The late Cicely Tyson said: “In my early years, there were a number of experiences that made me decide I could not afford the luxury of just being an actress. There were a number of issues I wanted to address. And I wanted to use my career as a platform.”.
We commemorate Human Rights Day this month in remembrance of the 69 people who lost their lives in the fight for our freedom, we look at musicians who have come and gone who took the baton from the heroes from Sharpeville and used their musical craft to shine a light on the injustices that take place in our society.
Long after we’re gone, the works we did on this earth will be the only thing that’s left to represent who we were and what we were about and we’ve truly been blessed with so many of our African stars who have come and used their talents/craft to fight against inequality, tell the stories of those less fortunate or usher us into a new dawn. Like Brenda Fassie giving a nation a new hope with her song ‘Black President’ before the dawn of democracy in South Africa.
There’s one would like to think transcended beyond Twitter likes and retweets but rather to be of service of their fellow human beings by using their remarkable careers tell the stories of those who are disenfranchised as the late Oliver Mtukuzi did in telling the story of Neria, a woman is widowed after the passing of her husband and her brother-in-law takes away her inheritance. Or Fela Kuti whose brilliant artistry introduced Nigerian music to a whole new audience when he came up with Afro-beat music.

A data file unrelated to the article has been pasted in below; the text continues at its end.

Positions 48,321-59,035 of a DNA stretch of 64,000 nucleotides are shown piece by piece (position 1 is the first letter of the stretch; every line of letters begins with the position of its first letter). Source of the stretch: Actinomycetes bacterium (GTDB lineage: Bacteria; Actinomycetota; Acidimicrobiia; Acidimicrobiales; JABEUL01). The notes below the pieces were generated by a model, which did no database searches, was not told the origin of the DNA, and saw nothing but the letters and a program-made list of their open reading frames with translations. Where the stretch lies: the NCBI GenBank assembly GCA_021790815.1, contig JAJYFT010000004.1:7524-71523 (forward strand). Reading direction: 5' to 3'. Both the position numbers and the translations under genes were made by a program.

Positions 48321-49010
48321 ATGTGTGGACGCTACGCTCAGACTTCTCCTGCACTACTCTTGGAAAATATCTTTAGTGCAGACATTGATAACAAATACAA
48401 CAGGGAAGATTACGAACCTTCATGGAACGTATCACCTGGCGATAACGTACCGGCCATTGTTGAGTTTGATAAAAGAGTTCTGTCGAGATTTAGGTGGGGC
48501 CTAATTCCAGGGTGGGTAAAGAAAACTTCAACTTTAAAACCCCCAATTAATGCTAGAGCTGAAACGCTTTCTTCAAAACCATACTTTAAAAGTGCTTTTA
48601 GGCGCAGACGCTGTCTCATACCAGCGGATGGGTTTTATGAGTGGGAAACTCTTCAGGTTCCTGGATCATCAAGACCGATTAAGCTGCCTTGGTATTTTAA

The iconic, larger-than-life ma Miriam Makeba gave us the celebrated click song ‘Pata-Pata’ a song that celebrates an early township dance style while being a fearless and unshakeable voice that spoke against the apartheid system in South Africa.
As the rest of the world sat at the edge of their hypothetical seats, new talent like Lebo Mathosa and Tsakani ‘TK’ Mhinga surfaced to give us new freedom in music by daring to be themselves in their music career. Like Lebo’s song ‘Brand New Day’ gives us the freedom to dream again by reminding us that yesterday might have happened, but today is alive with endless possibilities. Or the sexual emancipation that TK gave young black South African women with her song ‘Black Butterfly’ or her carefree song ‘How Do You Feel’ where she sings about losing control and freeing your mind to whatever your heart desires.
The symphony that is our lives takes a lot of role players to bring us harmony for us to fully enjoy the freedoms that so many people have given their lives and dedicated their careers for us to enjoy. At TRACE Africa, we aim to celebrate those lives and make sure we play our part in making sure that their music lives on forever.
Happy Human Rights Month!